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Live Sheep Exports
Most deaths occur at SeaThe majority of deaths recorded in the live sheep trade occur during the sea voyage. Of these deaths, 47 per cent are by starvation (euphemistically referred to in government publications as "shy-feeding syndrome", "inanition" or "failure to eat") despite the feedlotting period prior to loading (older sheep and those animals coming from green pastures are less likely to switch successfully to the pellet diet and so many starve). The rest of the deaths are due to salmonellosis - mostly aggravated by inadequate feed intake (12.2 per cent).
Survivors die upon arrival.After the sheep ship has arrived at its destination, and is stationary with air flow at a minimum, high temperatures and humidity take their toll, particularly where unloading occurs at several ports, or "where inadequate facilities slow the unloading rate.
Upon unloading, some animals will be taken straight to the slaughterhouse, the others will be feedlotted again.
In the early 1990s research reports showed that some 3% of sheep die in the feedlots.
Taking into account the sheep who die in feedlots in the Middle East, the real number of sheep deaths in a year may be nearer 150,000.
Sheep Statistics: Mortality 1981 - 2002Australia to the Middle East [includes loading, voyage, discharge] and small numbers to other countries incl. Mexico, Pakistan and S.E.Asia.
Note: Figures compiled by Animals Australia from Dept of Transport records, and since 1989 from Western Australian Department of Agriculture Summary Information.
* Very small numbers to SE Asia included. ** Estimate based on official death rate provided.
Sheep Export "Incidents"
1980The total cargo (40,605 sheep) perish in a fire aboard the Farid Fares.
1980Disease outbreak causes the death of 2,713 sheep on the Kahleej Express.
1981635 sheep die in the transfer from the Kahleej Express to the A1 Shuuwaikh.
19818,764 sheep perished onboard The Persia from ventilation breakdown.
198315,000 sheep die from exposure in Portland feedlots while waiting loading.
1984Ventilation breakdown in the Mukairish Althaleth causes the death of 70 sheep each day.
198515,000 sheep die of heat exhaustion on board the Fernanda F.
1989-90Many Australian shipments rejected due to claims of scabby mouth and other diseases, by Saudi Arabia. Death rates on board soared to an average of 6% as sheep waited on board ships languishing outside ports or en route to alternative ports.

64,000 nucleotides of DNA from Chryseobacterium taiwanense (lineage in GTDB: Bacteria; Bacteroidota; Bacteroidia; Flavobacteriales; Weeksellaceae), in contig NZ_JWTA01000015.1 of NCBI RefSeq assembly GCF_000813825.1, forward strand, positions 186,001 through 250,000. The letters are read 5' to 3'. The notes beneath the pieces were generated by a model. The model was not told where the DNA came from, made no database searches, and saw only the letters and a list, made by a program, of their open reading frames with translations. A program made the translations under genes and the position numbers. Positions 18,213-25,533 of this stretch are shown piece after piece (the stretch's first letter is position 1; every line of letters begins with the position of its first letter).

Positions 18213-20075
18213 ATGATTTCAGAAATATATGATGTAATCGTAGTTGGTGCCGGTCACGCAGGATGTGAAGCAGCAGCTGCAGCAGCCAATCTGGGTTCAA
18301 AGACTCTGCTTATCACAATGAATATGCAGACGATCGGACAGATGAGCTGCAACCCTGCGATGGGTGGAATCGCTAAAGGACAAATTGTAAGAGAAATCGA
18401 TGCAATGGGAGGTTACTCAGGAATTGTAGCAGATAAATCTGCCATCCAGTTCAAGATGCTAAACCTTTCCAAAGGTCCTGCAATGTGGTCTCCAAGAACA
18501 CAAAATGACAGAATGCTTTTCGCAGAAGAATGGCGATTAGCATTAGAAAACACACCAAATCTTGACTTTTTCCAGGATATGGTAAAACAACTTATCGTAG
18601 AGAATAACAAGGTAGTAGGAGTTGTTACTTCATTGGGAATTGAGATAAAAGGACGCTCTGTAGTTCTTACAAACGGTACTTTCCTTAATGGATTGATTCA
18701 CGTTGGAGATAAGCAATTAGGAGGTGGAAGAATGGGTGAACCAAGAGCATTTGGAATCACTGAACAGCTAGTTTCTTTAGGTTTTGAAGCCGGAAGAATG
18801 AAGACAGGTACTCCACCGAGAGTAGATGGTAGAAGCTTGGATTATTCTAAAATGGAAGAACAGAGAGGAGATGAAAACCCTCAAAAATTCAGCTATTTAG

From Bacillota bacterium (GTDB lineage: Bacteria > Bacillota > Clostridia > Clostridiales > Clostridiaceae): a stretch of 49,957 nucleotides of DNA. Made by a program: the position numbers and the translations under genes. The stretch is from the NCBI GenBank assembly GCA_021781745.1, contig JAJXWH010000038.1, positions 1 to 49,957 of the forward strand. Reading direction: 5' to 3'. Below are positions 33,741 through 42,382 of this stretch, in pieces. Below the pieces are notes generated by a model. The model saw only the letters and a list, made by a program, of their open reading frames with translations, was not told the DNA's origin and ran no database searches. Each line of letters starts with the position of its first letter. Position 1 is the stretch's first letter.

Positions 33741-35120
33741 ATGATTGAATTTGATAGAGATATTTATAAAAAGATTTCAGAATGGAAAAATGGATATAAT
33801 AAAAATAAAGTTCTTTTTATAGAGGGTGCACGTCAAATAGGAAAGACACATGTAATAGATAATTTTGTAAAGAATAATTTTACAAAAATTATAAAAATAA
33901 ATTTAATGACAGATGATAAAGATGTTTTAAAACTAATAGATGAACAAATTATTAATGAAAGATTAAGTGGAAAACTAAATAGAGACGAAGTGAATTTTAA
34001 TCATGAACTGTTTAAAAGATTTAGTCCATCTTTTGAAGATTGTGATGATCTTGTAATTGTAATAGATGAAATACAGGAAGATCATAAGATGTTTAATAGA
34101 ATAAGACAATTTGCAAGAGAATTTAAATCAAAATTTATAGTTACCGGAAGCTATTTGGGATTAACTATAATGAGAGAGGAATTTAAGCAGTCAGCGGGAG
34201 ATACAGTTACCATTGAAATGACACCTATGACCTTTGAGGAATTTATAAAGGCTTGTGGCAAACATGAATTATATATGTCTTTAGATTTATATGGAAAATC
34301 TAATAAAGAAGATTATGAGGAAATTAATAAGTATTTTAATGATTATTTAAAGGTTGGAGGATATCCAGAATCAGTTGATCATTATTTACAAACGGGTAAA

1990One rejected ship, the Mawashi AI Gasseem was forced to stay on the water for 16 weeks before a country would accept its remaining sheep.
1990The "state of the art" Cormo Express left New Zealand in May 1990 and almost 10,000 sheep died en route to the Middle East due to inadequate ventilation causing heat stroke, pneumonia, other diseases and failure to eat.
1991At the end of the Iran/Iraq war, Australian sheep arrived in war-devastated Kuwait and some 30,000 sheep died from heat stroke and dehydration due to poor infrastructure and feedlot facilities.
1991Published studies show death rates in Middle East feedlots to be, on average, 3 per cent over the 3-week holding period.
1992Published figures show increased on-board death rates, rising to almost 3 per cent, the rise being attributed mainly due a large number of ships unloading at more than one Middle East port.
199667,488 sheep died when fire broke out on board the Uniceb; 8 days elapsed before any rescue attempt was made.
2002The MV Becrux, on its maiden voyage boasting the ability to provide the highest standard of animal welfare, carried 60,000 sheep and 1,995 cattle from Portland Victoria to Saudi Arabia. 1,400 sheep died along with 880 cattle after the vessel met high temperatures (45 degrees) and humidity in the Arabian Gulf.
2002In July and August 4 shipments of sheep recorded high death rates during export to the Middle East, and a total of 15,156 sheep died during the voyage and discharge phase. Cormo Express: 1064 sheep died, Corriedale Express: 6119 sheep died, Al Shuwaikh: 5,800 sheep died, and Al Messilah: 2173 sheep died. AMSA/AFFA and AQIS are conducting 4 separate inquiries. At least one ship has been allowed to load more sheep and leave for the ME before any reports are completed, albeit with an AQIS vet on board.